So I learned that there are certain things about city living that I like and others that I do not. I learned that if there was a way for me to live near a big city and still have the ability to live near the mountains or a place where parks were plentiful, or even better yet near the ocean as I have always wanted to, then that would be the ideal situation for me. What is my ultimate fantasy? Seattle area, Bainbridge Island, Issaquah or similar area. A big city with the outdoors and ocean/sound right in the backyard. This is nothing new. This is something I have wanted for over 20 years now.
This is what I want for myself and my family. To sweeten the deal, that is what my wife would like as well.
Beijing taught me that ultimately Reno is not the place for me. I want more. I want to live out my dreams, see more, experience more. It was my extended family that convinced me to take the opportunity to move to Beijing for three months. They of course had no way of knowing that it would also show me the world is full of so many opportunities and that I should try explore and experience those as well.
My father was an explorer at heart. He had dreams of buying a motor home and traveling the USA. He wanted to see all that America had to offer. He worked long and hard. Always planning to do everything he wanted to do AFTER the kids had graduated college, after he retired. He got cancer. He had a stroke. He had to quit working and he died before he ever got to do the things he wanted to do. This will not happen to me. I want to be able to do things in the now.
So we put our house on the market today. Yes, we can banter the pros and cons and talk about weather and rain and the bad real estate market, but ultimately what I want is a change. This is not a change that is happening today, tomorrow or even this year. But it is change that WE ultimately want and we will be prepared when it comes. When adventure calls I want to be able to move quickly and swiftly. I don’t want to say “oh, that would be great to sail around the world on your expedition. What? My family can come and there will be schooling on board and snorkeling with turtles and dolphins! Oh, I have this house and I need to sell it first, sorry, I can’t go” (this is an extreme example, there are no plans to go on an expedition, but if you know of one feel free to message me!) or when Susanne says “OMG Greg, its Bill Gates on the phone. He wants you to come work for the foundation, says he found you using BING and you MUST come work for him!” (ok, I told you this was about DREAMS!).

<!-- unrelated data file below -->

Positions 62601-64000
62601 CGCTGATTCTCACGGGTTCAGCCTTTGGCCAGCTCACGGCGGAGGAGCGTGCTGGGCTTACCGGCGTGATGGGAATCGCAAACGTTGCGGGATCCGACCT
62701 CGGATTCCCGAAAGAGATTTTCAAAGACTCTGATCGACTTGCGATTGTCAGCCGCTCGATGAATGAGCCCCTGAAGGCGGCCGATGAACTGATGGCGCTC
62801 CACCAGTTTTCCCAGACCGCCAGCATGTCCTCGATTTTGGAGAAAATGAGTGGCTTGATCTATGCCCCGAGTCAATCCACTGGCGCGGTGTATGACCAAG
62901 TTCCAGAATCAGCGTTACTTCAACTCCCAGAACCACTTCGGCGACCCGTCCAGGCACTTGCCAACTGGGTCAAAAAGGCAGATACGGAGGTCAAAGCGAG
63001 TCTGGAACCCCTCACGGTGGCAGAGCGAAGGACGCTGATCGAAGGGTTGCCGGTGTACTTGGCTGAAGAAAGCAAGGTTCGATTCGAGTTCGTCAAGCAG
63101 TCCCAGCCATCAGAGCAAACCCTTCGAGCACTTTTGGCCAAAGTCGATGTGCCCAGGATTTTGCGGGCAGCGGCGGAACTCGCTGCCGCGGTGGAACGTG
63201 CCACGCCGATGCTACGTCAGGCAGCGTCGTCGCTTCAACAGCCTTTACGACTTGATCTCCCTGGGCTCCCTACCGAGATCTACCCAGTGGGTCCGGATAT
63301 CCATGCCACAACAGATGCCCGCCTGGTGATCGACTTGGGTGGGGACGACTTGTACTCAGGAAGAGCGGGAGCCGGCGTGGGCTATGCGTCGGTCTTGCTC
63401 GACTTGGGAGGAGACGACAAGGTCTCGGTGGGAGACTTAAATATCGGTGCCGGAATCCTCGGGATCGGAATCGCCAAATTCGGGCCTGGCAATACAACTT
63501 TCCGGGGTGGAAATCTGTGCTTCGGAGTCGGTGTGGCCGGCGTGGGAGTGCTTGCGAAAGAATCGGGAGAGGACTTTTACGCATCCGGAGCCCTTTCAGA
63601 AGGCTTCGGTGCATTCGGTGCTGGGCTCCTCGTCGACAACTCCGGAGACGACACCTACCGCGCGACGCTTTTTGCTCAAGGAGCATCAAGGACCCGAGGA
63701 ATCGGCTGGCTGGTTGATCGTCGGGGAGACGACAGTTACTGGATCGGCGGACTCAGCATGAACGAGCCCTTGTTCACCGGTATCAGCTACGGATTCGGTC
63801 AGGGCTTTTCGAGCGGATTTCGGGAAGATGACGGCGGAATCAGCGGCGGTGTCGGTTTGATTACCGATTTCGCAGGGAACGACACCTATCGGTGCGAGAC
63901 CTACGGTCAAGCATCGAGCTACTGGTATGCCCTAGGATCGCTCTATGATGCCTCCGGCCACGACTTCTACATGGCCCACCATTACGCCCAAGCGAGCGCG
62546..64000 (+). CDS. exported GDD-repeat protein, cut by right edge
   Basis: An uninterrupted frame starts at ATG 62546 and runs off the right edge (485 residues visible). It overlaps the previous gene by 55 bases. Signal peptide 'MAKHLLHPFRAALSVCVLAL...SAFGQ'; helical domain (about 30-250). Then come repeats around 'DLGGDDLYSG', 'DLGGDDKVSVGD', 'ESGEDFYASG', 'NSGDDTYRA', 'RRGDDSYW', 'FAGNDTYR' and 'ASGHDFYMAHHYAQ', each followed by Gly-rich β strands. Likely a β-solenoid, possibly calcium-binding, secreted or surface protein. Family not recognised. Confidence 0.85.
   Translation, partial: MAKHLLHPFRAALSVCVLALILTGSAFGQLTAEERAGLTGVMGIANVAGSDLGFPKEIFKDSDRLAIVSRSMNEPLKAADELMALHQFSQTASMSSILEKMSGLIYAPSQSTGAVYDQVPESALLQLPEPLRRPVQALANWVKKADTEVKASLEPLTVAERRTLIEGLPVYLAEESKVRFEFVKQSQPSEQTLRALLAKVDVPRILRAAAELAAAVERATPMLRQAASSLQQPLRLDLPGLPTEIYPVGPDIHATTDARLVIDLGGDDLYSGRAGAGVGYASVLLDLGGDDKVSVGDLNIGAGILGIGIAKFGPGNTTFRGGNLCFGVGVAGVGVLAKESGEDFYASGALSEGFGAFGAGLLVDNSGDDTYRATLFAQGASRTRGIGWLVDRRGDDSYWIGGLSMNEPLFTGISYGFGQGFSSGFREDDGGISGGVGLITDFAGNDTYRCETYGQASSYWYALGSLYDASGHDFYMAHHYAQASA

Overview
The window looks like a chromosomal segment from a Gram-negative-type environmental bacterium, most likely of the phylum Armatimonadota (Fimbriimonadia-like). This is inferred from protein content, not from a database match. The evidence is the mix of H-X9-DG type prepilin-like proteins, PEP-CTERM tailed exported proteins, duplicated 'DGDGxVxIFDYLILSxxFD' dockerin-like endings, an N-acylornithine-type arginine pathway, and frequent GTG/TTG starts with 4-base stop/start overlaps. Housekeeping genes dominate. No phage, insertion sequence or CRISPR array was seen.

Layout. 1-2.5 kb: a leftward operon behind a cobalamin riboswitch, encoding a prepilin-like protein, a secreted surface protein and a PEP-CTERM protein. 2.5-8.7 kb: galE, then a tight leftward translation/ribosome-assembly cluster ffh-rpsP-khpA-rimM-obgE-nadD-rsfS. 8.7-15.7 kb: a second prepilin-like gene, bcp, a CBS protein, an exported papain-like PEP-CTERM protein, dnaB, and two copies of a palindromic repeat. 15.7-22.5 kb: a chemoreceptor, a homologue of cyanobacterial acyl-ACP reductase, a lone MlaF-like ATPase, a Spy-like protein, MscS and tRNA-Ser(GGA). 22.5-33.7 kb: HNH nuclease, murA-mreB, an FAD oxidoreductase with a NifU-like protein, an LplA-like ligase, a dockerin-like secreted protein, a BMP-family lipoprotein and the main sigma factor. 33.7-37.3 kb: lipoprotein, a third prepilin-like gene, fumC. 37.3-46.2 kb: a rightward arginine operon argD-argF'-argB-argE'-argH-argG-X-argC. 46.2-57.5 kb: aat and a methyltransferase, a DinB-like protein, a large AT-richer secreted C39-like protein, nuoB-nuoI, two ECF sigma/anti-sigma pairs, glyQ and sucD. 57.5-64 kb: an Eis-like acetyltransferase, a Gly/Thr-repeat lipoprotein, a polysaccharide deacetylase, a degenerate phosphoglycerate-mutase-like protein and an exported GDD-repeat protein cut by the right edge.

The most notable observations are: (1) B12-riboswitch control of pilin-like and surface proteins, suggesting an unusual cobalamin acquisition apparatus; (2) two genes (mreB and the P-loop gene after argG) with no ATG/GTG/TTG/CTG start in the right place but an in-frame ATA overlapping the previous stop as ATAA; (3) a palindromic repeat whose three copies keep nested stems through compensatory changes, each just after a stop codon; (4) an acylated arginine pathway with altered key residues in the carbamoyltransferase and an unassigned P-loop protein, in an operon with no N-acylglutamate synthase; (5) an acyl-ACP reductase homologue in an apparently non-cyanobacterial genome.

I do not want to be caught behind the eight ball when adventure comes calling or there is an opportunity for change. Even better, if we are prepared for adventure there is nothing stopping us from looking for some rather than waiting for it to find us!
So we have put our house on the market. We are purging and selling our stuff. We are streamlining and preparing. When we sell the house we will find an apartment and save some money.
Simply put we are preparing for some unknown change that has yet to come. We are streamlining our life. I hope you all will support us and come along for the ride.
P.S. If you want to pay me to “adventure” and blog about it you can DM me on twitter @gmoyle.
P.S.S. If you do ever move to Beijing or have an extended stay, be sure to use Beijing Home Delivery and tell them Susanne and Greg sent you. They won’t know who we are, but it might be fun to listen to them pretend to remember us.